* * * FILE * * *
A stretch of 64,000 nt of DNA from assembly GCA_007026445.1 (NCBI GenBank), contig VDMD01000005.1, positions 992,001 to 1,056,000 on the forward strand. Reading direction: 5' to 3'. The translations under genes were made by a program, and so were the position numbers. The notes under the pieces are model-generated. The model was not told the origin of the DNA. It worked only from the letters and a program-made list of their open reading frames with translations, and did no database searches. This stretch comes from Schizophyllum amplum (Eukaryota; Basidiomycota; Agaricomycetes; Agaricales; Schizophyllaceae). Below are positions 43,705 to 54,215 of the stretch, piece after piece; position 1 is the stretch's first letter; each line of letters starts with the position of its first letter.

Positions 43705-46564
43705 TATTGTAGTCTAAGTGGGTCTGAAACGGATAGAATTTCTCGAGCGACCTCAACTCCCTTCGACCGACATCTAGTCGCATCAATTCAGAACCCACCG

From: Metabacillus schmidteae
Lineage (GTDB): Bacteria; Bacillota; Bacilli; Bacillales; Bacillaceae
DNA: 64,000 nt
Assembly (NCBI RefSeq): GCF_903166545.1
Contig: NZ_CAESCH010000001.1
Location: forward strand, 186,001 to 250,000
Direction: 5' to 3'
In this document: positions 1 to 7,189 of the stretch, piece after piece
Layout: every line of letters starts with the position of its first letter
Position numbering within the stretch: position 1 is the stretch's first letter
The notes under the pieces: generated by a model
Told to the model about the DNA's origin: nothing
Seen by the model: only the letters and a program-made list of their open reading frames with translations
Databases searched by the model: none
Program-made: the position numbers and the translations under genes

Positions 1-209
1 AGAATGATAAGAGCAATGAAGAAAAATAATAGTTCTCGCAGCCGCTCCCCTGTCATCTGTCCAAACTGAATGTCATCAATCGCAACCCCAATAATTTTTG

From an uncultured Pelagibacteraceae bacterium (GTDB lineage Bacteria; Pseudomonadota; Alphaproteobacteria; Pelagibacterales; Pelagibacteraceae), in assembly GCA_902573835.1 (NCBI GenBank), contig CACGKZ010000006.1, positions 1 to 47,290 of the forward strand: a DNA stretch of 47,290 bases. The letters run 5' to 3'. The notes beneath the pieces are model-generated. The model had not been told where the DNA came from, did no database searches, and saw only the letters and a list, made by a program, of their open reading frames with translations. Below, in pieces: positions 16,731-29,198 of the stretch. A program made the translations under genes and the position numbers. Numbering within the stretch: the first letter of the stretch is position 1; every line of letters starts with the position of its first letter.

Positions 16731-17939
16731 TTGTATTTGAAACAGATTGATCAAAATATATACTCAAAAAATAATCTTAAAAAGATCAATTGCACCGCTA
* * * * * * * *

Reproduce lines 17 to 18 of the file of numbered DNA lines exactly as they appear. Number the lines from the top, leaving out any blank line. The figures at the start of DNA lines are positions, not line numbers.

Databases searched by the model: none
Program-made: the position numbers and the translations under genes